Date of Award


Document Type


Degree Name

Doctor of Education (EdD)

Committee Chair

Jenny Sabin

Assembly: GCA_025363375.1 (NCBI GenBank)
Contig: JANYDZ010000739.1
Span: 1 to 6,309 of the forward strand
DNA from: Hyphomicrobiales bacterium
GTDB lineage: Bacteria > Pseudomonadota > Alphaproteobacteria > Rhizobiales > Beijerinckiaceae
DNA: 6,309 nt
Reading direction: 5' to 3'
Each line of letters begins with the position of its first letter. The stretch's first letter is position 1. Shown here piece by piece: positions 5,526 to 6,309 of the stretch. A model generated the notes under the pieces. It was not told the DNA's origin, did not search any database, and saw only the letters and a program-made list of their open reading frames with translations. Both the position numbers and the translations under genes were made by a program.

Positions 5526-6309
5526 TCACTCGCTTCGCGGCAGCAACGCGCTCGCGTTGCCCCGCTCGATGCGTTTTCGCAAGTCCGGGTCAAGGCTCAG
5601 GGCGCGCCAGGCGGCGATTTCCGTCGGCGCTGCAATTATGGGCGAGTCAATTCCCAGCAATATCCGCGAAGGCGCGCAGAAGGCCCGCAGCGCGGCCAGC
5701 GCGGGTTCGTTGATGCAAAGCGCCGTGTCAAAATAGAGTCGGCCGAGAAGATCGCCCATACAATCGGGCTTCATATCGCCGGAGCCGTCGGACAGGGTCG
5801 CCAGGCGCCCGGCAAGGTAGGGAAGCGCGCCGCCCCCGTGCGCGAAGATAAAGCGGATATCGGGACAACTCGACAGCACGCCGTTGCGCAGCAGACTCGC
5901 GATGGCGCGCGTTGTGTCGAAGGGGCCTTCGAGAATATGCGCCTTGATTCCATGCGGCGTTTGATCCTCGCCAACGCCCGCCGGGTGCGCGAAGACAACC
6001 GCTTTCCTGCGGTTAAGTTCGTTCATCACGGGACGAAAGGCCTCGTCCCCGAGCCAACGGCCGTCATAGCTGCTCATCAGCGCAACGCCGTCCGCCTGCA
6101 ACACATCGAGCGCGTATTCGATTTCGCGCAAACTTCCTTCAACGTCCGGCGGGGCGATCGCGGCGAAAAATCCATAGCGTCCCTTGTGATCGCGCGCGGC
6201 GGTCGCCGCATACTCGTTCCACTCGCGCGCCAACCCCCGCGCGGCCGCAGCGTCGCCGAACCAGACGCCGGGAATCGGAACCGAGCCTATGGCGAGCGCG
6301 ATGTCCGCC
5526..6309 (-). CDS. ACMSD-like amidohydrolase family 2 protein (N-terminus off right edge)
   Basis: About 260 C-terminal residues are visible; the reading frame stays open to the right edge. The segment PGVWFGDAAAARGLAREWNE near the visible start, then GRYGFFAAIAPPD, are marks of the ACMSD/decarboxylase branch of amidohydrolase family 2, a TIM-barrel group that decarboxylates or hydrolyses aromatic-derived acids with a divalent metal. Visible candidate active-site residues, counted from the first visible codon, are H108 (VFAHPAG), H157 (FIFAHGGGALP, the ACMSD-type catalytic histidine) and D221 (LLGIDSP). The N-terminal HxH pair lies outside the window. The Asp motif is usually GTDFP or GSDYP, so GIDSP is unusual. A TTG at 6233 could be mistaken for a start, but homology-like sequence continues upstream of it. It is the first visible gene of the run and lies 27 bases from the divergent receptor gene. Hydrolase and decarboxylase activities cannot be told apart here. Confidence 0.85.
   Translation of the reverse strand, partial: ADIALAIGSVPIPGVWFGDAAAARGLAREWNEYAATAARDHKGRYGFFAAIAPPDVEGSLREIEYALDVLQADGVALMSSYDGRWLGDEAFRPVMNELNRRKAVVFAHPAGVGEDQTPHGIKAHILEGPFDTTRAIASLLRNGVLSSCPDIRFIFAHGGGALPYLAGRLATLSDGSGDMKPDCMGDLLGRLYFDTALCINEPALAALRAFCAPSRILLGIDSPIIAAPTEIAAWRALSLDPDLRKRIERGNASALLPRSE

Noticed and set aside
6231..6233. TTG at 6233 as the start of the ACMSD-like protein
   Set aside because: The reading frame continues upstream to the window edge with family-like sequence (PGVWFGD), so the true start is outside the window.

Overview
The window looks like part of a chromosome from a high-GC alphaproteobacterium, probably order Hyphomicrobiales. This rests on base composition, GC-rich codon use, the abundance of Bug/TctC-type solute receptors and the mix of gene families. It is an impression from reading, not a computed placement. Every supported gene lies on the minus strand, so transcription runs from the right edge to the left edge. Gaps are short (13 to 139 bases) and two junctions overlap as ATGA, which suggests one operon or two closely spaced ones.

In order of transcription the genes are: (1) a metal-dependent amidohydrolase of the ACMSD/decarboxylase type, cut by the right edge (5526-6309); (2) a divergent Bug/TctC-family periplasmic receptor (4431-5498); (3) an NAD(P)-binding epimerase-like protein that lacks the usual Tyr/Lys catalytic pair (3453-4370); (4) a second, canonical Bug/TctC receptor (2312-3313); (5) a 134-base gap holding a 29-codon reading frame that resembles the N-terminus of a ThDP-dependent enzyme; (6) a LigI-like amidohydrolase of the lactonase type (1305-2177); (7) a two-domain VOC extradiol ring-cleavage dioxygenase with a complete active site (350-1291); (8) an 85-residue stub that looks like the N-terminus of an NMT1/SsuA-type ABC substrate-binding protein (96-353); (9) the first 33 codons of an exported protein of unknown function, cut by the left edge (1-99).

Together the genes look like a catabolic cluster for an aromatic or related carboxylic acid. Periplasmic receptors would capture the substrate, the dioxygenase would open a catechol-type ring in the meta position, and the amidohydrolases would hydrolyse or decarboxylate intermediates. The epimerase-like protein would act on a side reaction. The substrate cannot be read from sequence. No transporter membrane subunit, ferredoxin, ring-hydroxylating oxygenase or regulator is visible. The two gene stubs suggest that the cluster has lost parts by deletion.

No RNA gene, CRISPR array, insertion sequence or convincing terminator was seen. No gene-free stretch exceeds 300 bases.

This mixed-methods study sought to explore the impact the role a mathematics curriculum coach has on teacher efficacy and instructional practice. School systems across the country are being asked to do more with less money. At the same time, districts are faced with mathematics standards that require a new approach to instruction. In response to these issues, school districts are choosing to implement the role of a mathematics curriculum coach. As a result, the question is raised, “are the funds utilized for math coaches being used effectively?” This mixed-methods study compared two schools of similar makeup. School A employs a math curriculum coach, while School B employs a general curriculum coach. Through the use of a survey (MTEBI), curriculum coach journaling, focus groups, and one-on-one interviews, this study sought to answer three research questions: (a) What is the impact of the use of a math curriculum coach on teacher instructional practices in the area of math; (b) What is the impact of the use of a math curriculum coach on teacher perceptions of their instructional practice; and (c) What is the impact of the use of a math curriculum coach on teacher sense of self-efficacy? The survey was administered to all teachers at both schools with an overall response rate of 63.6%. The focus groups and interviews were a small random sample of teachers at each school who provided an in-depth view of their perceptions regarding the impact of the coaches on their instructional practice and self-efficacy as related to mathematics. The teachers had high levels of self-efficacy when teaching math and high outcome expectancy. These measures did not change over the period of the study. This study found that the math curriculum coach did have an impact on teacher instructional practices.

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